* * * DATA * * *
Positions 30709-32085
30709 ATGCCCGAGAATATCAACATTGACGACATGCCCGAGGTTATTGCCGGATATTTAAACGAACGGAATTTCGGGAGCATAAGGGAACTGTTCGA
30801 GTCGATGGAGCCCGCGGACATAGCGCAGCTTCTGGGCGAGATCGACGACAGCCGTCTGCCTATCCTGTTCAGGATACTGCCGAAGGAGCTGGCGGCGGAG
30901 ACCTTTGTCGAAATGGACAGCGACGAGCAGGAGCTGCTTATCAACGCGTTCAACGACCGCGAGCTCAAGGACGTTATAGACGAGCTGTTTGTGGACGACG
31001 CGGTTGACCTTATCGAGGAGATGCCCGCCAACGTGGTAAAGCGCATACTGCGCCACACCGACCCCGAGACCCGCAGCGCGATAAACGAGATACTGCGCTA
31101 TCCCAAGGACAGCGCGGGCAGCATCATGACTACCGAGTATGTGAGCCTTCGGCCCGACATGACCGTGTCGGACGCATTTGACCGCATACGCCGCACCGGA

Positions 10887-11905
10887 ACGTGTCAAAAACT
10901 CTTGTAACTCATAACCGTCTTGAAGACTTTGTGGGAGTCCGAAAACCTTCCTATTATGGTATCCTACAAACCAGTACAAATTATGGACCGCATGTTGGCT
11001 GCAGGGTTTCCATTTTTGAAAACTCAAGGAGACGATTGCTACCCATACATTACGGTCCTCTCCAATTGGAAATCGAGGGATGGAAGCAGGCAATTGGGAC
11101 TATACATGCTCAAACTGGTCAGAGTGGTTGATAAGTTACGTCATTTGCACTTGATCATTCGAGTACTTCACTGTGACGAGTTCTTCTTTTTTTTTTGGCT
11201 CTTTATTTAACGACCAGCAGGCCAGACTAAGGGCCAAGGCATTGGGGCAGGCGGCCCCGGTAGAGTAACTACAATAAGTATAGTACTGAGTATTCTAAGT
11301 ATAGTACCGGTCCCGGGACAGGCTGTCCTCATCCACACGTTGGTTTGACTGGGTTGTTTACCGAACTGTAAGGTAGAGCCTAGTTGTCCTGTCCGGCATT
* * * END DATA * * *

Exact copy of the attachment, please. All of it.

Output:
Positions 30709-32085
30709 ATGCCCGAGAATATCAACATTGACGACATGCCCGAGGTTATTGCCGGATATTTAAACGAACGGAATTTCGGGAGCATAAGGGAACTGTTCGA
30801 GTCGATGGAGCCCGCGGACATAGCGCAGCTTCTGGGCGAGATCGACGACAGCCGTCTGCCTATCCTGTTCAGGATACTGCCGAAGGAGCTGGCGGCGGAG
30901 ACCTTTGTCGAAATGGACAGCGACGAGCAGGAGCTGCTTATCAACGCGTTCAACGACCGCGAGCTCAAGGACGTTATAGACGAGCTGTTTGTGGACGACG
31001 CGGTTGACCTTATCGAGGAGATGCCCGCCAACGTGGTAAAGCGCATACTGCGCCACACCGACCCCGAGACCCGCAGCGCGATAAACGAGATACTGCGCTA
31101 TCCCAAGGACAGCGCGGGCAGCATCATGACTACCGAGTATGTGAGCCTTCGGCCCGACATGACCGTGTCGGACGCATTTGACCGCATACGCCGCACCGGA

Positions 10887-11905
10887 ACGTGTCAAAAACT
10901 CTTGTAACTCATAACCGTCTTGAAGACTTTGTGGGAGTCCGAAAACCTTCCTATTATGGTATCCTACAAACCAGTACAAATTATGGACCGCATGTTGGCT
11001 GCAGGGTTTCCATTTTTGAAAACTCAAGGAGACGATTGCTACCCATACATTACGGTCCTCTCCAATTGGAAATCGAGGGATGGAAGCAGGCAATTGGGAC
11101 TATACATGCTCAAACTGGTCAGAGTGGTTGATAAGTTACGTCATTTGCACTTGATCATTCGAGTACTTCACTGTGACGAGTTCTTCTTTTTTTTTTGGCT
11201 CTTTATTTAACGACCAGCAGGCCAGACTAAGGGCCAAGGCATTGGGGCAGGCGGCCCCGGTAGAGTAACTACAATAAGTATAGTACTGAGTATTCTAAGT
11301 ATAGTACCGGTCCCGGGACAGGCTGTCCTCATCCACACGTTGGTTTGACTGGGTTGTTTACCGAACTGTAAGGTAGAGCCTAGTTGTCCTGTCCGGCATT